Postmaster General Louis DeJoy announced he is pausing changes at the Postal Service to 'avoid even the appearance' of impacting the election.
Postmaster General Louis DeJoy announced on Tuesday that he is "suspending" changes to mail delivery that experts have said could cause voters to be disenfranchised.
DeJoy, a top Trump donor, had come under fire from Democratic lawmakers for the changes, including removing mail-sorting machines and mailboxes and cutting overtime hours for workers. Social media petitions and posts spread the word that the United States Postal Service was in danger.
The changes have already caused slowdowns in mail service that have caused some Americans to have to wait days or even weeks for, among other things, critical medications that are delivered by the Postal Service.
Democrats had been sounding the alarm that the changes could impact the 2020 election, as numerous states are shifting to voting by mail in an effort to avoid in-person voting and stop the spread of the coronavirus.
The Postal Service itself warned nearly every state in the country that voters could lose the ability to cast votes in the 2020 elections as slowdowns in mail processing could cause ballots to be delayed and ultimately tossed out.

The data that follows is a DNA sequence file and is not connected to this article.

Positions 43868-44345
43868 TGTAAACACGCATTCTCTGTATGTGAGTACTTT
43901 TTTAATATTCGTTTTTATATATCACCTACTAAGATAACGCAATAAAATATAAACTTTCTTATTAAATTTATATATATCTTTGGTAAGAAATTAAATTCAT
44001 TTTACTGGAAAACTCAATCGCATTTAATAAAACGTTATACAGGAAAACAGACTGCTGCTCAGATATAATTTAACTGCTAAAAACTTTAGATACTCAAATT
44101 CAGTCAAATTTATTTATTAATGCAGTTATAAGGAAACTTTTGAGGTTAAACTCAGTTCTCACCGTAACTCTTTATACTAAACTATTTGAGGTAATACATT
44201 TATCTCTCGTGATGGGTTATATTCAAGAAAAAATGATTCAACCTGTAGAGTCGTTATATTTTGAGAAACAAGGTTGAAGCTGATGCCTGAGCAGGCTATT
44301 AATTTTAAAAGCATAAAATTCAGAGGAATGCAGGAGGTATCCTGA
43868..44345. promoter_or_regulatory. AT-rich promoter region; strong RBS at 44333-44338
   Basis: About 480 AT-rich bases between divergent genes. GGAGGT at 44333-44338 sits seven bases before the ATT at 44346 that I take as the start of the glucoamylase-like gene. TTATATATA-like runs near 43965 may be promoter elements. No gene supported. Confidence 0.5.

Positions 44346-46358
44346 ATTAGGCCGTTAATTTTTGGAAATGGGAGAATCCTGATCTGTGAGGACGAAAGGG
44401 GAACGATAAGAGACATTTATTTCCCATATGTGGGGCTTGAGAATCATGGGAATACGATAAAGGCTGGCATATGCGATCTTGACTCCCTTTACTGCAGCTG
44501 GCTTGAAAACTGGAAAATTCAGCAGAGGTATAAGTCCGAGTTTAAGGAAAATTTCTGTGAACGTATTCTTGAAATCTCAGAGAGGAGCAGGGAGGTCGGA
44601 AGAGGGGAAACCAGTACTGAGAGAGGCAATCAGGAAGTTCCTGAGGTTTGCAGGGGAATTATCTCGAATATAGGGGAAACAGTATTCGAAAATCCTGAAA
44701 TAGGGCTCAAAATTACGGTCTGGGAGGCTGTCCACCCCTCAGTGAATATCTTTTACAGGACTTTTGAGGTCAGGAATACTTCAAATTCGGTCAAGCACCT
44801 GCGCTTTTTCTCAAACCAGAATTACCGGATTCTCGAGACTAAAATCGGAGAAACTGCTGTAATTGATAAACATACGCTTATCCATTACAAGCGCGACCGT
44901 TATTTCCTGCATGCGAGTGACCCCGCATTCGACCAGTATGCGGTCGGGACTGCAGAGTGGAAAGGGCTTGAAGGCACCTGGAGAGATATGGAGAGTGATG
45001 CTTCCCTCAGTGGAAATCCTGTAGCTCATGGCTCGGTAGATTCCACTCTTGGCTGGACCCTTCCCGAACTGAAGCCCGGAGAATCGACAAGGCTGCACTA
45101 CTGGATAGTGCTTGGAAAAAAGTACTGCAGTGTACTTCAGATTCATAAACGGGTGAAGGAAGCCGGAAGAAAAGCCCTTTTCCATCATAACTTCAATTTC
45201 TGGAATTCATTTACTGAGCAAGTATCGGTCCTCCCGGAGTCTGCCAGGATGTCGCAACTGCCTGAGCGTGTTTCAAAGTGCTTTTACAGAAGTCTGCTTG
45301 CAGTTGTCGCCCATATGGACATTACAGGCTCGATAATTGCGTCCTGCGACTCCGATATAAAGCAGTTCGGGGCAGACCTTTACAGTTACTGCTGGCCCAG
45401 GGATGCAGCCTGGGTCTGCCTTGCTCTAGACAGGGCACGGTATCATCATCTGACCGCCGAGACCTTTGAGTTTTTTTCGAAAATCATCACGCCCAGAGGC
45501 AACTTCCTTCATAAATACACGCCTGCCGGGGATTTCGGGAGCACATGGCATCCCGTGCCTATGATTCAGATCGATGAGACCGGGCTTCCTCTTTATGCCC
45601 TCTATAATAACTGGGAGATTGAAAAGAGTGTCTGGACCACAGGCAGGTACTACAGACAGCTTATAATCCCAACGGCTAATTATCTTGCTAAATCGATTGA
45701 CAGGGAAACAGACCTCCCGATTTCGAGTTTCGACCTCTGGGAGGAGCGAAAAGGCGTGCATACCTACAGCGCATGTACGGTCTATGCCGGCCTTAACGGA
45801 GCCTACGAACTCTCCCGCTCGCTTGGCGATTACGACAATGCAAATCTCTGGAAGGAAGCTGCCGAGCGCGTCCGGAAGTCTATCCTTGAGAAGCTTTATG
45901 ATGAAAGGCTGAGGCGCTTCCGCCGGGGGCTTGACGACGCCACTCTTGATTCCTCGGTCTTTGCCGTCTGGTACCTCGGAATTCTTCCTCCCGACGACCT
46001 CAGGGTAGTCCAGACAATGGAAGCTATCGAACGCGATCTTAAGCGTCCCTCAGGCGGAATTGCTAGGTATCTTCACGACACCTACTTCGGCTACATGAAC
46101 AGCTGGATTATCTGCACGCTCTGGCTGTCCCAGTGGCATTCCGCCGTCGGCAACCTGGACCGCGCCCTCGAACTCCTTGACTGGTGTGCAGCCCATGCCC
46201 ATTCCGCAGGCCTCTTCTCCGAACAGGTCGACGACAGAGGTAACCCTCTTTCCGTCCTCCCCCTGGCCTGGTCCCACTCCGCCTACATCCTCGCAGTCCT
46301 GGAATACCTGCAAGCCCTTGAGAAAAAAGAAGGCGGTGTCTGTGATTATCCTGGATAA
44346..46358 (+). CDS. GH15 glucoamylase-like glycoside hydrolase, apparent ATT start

And Donald Trump, who has repeated false accusations of widespread fraud connected with mail-in voting, admitted last week that defunding the Postal Service would prevent Americans from voting absentee.
DeJoy now says he is pausing the changes in mail service.
"To avoid even the appearance of any impact on election mail, I am suspending these initiatives until after the election is concluded," DeJoy said in a statement on Tuesday. "Mail processing equipment and blue collection boxes will remain where they are. ... And we reassert that overtime has, and will continue to be, approved as needed."
It's unclear how much damage has already been done, or whether the changes already made will be reversed. CNN had obtained documents that showed 95% of bulk sorting machines that had been targeted for removal may have already been removed.
Marc Elias, an election law expert who fights voter suppression tactics, said he is still looking into whether DeJoy's announcement of the suspension of mail changes will be sufficient.
"As Pres. Reagan said, 'Trust but verify,'" Elias tweeted.
House Democrats are planning to pass a bill on Saturday that would block DeJoy from making changes altogether.
DeJoy will also face questions about the changes when he testifies before the Senate on Friday and the House on Monday.
Published with permission of The American Independent Foundation.